I came up with the idea for back in January 2016. A complex technical project I persevered with on the side, I only felt it was ready in December 2016 almost a year later, when I presented the idea to the BBC’s internal monthly Web Developer Gathering (see slide deck) – the first presentation I have ever volunteered to do! is three things:

  1. A framework in which to write reusable webhooks
  2. A hosted environment to serve your webhook endpoints
  3. A platform to share your webhooks with other people

In short, can be described as “webhooks as a service”.

Architecture was designed to scale, so runs on AWS infrastructure. The main website runs on an EC2 micro instance, and the computation that happens on a webhook endpoint is all executed within AWS Lambdas.

The database was originally a MySQL database running on a private network via AWS’ RDS infrastructure, but to reduce costs I have temporarily terminated this and use an SQLite database instead. Switching to the lighter database was trivial as all database communications are proxied through PDO and the database configuration is entirely YAML-config-driven (as is much of the site functionality, taking inspiration from BBC News).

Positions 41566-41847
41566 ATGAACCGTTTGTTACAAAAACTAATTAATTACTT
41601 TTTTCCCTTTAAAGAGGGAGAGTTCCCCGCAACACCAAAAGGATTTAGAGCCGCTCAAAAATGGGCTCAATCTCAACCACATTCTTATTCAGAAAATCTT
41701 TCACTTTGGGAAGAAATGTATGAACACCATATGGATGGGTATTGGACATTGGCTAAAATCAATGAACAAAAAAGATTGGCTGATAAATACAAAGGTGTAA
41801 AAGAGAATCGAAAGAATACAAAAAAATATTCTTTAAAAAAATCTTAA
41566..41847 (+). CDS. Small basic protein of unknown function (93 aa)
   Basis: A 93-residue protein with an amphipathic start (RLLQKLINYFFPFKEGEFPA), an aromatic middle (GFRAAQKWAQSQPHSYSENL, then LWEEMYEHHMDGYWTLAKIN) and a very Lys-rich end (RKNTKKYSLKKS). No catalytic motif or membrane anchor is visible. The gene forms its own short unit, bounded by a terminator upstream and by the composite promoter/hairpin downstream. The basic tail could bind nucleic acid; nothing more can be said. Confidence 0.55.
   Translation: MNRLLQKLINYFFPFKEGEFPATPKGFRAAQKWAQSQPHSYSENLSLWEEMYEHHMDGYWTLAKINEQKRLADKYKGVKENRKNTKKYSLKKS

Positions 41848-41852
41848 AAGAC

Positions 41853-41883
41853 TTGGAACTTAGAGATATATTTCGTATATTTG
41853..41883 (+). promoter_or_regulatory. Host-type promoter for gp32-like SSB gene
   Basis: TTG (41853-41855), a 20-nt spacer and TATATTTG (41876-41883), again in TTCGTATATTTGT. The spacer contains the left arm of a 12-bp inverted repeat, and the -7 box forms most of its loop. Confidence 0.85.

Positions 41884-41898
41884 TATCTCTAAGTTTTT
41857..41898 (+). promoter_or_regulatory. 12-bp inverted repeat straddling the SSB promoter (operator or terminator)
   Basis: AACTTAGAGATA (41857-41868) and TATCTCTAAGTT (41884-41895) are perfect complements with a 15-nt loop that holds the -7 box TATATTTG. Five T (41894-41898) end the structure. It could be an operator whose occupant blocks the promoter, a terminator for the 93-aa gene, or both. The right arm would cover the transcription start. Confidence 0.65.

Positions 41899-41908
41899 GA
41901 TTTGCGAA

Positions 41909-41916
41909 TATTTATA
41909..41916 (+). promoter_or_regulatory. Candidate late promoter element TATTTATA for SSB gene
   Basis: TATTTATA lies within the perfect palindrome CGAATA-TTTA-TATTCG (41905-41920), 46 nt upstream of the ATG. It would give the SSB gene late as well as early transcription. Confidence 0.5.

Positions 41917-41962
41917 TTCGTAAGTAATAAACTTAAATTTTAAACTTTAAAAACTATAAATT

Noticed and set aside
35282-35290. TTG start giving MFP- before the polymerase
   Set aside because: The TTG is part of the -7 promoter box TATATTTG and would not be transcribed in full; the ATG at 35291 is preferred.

I have documented in detail how works here:

Security allows developers to use the GitHub access tokens of the people who install their GitHooks (for communication with the GitHub API), without having to explicitly hand over the access token to the GitHook itself and trust them with it. It does this via an in-house authRequest Node module which automatically appends the access token only to requests made to the GitHub API. runs GitHook code inside Node virtual machines on AWS Lambda infrastructure, to sandbox arbitrary code away from the main site as much as possible.

It also has built-in infinite loop protection, by detecting how many Lambdas are requested by the same installation and over what period of time, and automatically disabling the installation if it exceeds a reasonable limit.